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Victoria’s lockdown to stunt economic recovery

  • August 04 2020
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Invest

Victoria’s lockdown to stunt economic recovery

By Cameron Micallef
August 04 2020

The stage 4 lockdown measures in Victoria will limit a quarter of Australia’s national output and weaken its near-term growth prospects, an economist has warned.

Victoria’s lockdown to stunt economic recovery

Victoria’s lockdown to stunt economic recovery

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  • August 04 2020
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The stage 4 lockdown measures in Victoria will limit a quarter of Australia’s national output and weaken its near-term growth prospects, an economist has warned.

Victoria’s lockdown to stunt economic recovery

Victorian Premier Daniel Andrews highlighted some significant changes as the country enters stage 4 lockdowns, with BIS Oxford Economics believing the nation’s growth will go on pause because of it.

Group one, Mr Andrews announced, are stores exempted from the closures announced on Monday, 3 August. These include supermarkets, grocery food and liquor stores, petrol stations, pharmacies, post offices, specialist stationery services for business use, disability and health equipment, maternity supplies, motor vehicle parts for emergency repairs for agricultural retailers, and locksmiths. 

Group two are businesses set to close for a period of six weeks. These include retail stores, some manufacturing facilities and admin businesses, which will be expected to shut from 11.59pm, Wednesday, 5 August. This includes retailers like Bunnings, Mr Andrews said, which will only be able to work on-site for the purposes of fulfilling online orders.

“Retail will look very different than it’s looked,” said Mr Andrews. 

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“It’s critically important to have many people at home rather than at work and moving to and from work each and every day.”

Included in the closures are personal care businesses, encompassing hairdressers, car washers and photographic film processors, as well as creative and performing arts activities.

Also among the businesses closed for on-site work are legal and accounting services; management and related consulting services; architectural, engineering and technical services; employment services; and office administrative services.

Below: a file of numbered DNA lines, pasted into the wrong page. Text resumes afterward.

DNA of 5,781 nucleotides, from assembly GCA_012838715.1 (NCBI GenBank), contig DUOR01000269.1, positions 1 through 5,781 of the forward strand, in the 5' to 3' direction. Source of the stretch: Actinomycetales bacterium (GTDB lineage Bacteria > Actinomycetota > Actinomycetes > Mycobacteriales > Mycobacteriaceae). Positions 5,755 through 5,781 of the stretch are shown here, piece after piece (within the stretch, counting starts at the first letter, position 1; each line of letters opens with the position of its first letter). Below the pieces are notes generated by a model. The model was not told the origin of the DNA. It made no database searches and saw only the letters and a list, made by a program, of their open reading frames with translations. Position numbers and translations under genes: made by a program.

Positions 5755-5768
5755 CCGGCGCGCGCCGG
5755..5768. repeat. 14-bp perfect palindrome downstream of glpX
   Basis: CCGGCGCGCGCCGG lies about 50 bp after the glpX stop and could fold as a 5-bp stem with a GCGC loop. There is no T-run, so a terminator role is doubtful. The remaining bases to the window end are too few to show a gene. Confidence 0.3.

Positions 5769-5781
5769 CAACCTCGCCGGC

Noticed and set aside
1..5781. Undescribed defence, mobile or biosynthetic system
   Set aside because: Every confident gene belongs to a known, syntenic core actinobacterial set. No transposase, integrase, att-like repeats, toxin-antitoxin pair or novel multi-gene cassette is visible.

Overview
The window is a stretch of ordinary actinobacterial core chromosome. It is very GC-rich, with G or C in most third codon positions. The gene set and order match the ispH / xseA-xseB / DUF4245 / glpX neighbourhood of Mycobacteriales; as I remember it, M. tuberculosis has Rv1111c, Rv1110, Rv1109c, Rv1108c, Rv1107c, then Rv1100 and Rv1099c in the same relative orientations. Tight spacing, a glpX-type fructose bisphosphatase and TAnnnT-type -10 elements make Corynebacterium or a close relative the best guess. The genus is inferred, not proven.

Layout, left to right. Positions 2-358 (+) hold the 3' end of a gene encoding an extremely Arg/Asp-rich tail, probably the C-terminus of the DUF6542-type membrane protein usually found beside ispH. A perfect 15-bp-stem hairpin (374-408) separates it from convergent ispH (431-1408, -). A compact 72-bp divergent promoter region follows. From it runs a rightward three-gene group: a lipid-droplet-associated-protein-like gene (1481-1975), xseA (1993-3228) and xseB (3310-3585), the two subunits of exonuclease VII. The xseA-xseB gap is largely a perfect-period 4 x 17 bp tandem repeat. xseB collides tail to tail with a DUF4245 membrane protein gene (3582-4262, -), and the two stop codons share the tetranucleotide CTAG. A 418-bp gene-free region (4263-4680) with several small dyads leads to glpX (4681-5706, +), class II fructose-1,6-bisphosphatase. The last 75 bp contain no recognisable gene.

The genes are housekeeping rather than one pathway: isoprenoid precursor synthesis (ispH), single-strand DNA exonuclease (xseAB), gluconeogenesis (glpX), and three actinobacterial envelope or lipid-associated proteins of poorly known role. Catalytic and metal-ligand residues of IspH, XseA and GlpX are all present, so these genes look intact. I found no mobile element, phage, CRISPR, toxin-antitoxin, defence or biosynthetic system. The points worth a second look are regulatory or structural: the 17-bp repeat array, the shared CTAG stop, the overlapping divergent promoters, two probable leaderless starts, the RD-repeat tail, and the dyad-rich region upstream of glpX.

Group three, Mr Andrews explained, consists of businesses that will scale down their operations, such as abattoirs and construction businesses.

According to the Premier, commercial building construction will be limited to 25 per cent of staff on site, while residential construction, home construction, will only see five people on site at any one time.

The expectation is that the stage 4 restrictions will result in 250,000 fewer commuters each day. Affected businesses are expected to be eligible for up to $10,000 in grants. 

BIS Oxford Economics senior economist Sean Langcake said business payments, including JobKeeper, as well as grants from the Victorian government, will not be enough to stop the economy sliding.

“These restrictions will delay the labour market recovery and will push the economy towards a fall in output in Q3 – indirect spillovers are expected to materialise in business supply chains and confidence,” Mr Langcake said.

The stage four lockdown in Melbourne poses a significant headwind to the national recover, he further noted.

"Activity in Victoria will fall below its previous trough in April as the economy is now facing tougher trading restrictions. Beyond the restrictions on consumers, the pull-back in activity on construction sites and in the manufacturing sector will be a significant drag over the next six weeks at least. Employment losses will be cushioned by the JobKeeper program, but there will still be a deterioration in the labour market, and we expect the unemployment rate will now stay elevated for longer," Mr Langcake said.

"These lockdowns indicate state borders will be closed for longer, which will weigh on domestic tourism. And supply chain impacts are likely to weigh on national GDP growth through the rest of 2020 and into 2021."

He also highlighted that the likely recovery has not changed, although not all sectors will be equally impacted.

"In terms of GDP, we still expect a slow, ‘U’ shaped recovery. Some higher frequency indicators, such as employment and retail sales, are more likely to see a W shaped recovery," Mr Langcake concluded.

Victoria’s lockdown to stunt economic recovery
Victoria’s lockdown to stunt economic recovery
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About the author

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Cameron is a journalist for Momentum Media's nestegg and Smart Property Investment. He enjoys giving Aussies practical financial tips and tricks to help grow their wealth and achieve financial independence. As a self-confessed finance nerd, Cameron enjoys chatting with industry experts and commentators to leverage their insights to grow your portfolio.

About the author

Cameron is a journalist for Momentum Media's nestegg and Smart Property Investment. He enjoys giving Aussies practical financial tips and tricks to help grow their wealth and achieve financial independence. As a self-confessed finance nerd, Cameron enjoys chatting with industry experts and commentators to leverage their insights to grow your portfolio.

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